VII. Laying Plans and Gathering Materials for Ecobottles

Click on an image to view larger version & data in a new window
Click on an image to view larger version & data in a new window

© 2005

The EcoColumn Assembly Guide Text, part of a much-copied, anonymous ecobottle construction sheet,  gives ideas for chamber components.

document iconView EcoColumnAssemblyGuideText.pdf  

One possible component is fruit flies; the document below illustrates in pictures and words how to trap fruit flies.

document iconView 090205FruitFlyTrap.doc

Before building their ecobottle, we asked students to draw a diagram of their ecobottle and its contents and also think about food web relationships that would take place within their bottle.  

document iconView 092605EcobottleHabitatDescriptionBeforeBuilding.doc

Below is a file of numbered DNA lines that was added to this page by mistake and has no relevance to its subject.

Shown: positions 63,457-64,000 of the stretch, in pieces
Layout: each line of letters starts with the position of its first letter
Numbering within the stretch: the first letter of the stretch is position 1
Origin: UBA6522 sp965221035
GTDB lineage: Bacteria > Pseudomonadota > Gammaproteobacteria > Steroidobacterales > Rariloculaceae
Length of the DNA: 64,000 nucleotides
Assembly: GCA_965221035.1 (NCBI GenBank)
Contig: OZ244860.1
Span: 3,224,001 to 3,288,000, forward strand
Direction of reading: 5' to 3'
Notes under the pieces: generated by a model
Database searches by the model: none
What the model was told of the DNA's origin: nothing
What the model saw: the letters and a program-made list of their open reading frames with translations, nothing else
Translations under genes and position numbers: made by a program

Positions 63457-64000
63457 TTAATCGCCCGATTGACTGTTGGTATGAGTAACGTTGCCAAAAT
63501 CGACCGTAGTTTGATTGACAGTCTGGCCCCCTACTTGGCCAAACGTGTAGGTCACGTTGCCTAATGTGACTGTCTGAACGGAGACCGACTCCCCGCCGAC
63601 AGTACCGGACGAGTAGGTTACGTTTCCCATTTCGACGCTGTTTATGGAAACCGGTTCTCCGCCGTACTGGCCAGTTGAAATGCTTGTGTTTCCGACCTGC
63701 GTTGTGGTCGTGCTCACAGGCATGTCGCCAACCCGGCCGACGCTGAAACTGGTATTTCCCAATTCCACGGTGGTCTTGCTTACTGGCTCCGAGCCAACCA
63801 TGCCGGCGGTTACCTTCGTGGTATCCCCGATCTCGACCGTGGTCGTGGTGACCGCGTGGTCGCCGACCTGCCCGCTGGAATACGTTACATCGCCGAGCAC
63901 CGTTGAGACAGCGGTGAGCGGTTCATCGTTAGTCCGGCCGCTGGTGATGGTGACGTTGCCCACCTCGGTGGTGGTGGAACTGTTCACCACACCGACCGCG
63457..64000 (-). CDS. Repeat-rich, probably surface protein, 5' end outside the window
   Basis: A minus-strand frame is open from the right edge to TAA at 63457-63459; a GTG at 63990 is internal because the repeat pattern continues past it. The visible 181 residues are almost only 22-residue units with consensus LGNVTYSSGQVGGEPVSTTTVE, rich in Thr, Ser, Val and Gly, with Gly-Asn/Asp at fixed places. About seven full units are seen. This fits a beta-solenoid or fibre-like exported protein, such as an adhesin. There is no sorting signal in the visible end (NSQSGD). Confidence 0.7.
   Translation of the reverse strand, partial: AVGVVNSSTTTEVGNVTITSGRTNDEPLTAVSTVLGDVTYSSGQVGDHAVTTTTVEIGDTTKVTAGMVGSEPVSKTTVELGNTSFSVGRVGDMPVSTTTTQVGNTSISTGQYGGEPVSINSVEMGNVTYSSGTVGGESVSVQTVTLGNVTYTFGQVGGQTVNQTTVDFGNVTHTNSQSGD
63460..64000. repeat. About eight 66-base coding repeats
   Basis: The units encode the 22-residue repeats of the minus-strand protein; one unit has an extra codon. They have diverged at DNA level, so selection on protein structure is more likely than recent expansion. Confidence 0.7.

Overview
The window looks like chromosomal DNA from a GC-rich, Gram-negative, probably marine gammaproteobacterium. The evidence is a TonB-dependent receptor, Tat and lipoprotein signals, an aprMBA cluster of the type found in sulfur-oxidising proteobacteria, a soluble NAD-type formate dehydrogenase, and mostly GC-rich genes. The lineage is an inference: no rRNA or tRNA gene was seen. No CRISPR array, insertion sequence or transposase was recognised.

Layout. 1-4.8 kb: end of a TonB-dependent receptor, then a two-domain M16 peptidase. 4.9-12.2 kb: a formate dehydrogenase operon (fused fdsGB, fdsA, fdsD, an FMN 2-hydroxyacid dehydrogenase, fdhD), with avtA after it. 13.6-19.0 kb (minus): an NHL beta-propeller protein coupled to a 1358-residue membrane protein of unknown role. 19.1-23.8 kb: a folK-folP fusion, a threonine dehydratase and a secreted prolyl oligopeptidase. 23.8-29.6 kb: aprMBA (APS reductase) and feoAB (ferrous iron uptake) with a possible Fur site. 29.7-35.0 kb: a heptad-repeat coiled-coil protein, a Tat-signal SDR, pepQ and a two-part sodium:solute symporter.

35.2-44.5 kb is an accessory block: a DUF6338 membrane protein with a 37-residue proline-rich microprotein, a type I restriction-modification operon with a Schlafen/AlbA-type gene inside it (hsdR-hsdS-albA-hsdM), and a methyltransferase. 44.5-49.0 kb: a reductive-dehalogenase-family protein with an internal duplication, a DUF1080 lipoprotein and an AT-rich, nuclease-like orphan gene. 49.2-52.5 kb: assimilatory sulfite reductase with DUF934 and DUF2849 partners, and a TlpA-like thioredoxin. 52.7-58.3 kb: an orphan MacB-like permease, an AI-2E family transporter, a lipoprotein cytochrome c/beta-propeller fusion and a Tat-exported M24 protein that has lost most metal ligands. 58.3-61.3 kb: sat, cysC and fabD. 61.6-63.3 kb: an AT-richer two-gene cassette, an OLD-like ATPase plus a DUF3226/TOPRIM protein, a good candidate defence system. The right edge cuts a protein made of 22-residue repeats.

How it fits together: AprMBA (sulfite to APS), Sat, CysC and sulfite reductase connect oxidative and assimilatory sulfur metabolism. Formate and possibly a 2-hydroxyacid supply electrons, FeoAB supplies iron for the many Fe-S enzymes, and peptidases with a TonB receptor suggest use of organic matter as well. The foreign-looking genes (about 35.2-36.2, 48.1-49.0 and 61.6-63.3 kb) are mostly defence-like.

VIII. Setting Up the Ecobottles

Click on an image to view larger version & data in a new window
Click on an image to view larger version & data in a new window

© 2005

We used an assembly guide to guide students in putting together the bottles. The EcoColumn Assembly Guide depicts how to cut the bottles to wind up with an assembled column made up of 5 2-liter bottles.

document iconView EcoColumnAssemblyGuide.pdf

As students set up their ecobottles, we asked them to complete a watering schedule so each person would have assigned times to water the bottle so it would not dry out. Download the watering schedule template we designed below.

document iconView 092305WateringSchedule.doc

We also asked them to record their hypotheses for the first five days on a hypothesis chart. This chart asked them to construct a hypothesis for each organism in their ecobottle and asked them to record how they would test that hypothesis.

document iconView 092305EcobottleHypothesisAnalysisChartFirst5Days.doc

IX. Observing the Ecobottles

Click on an image to view larger version & data in a new window
Click on an image to view larger version & data in a new window

© 2005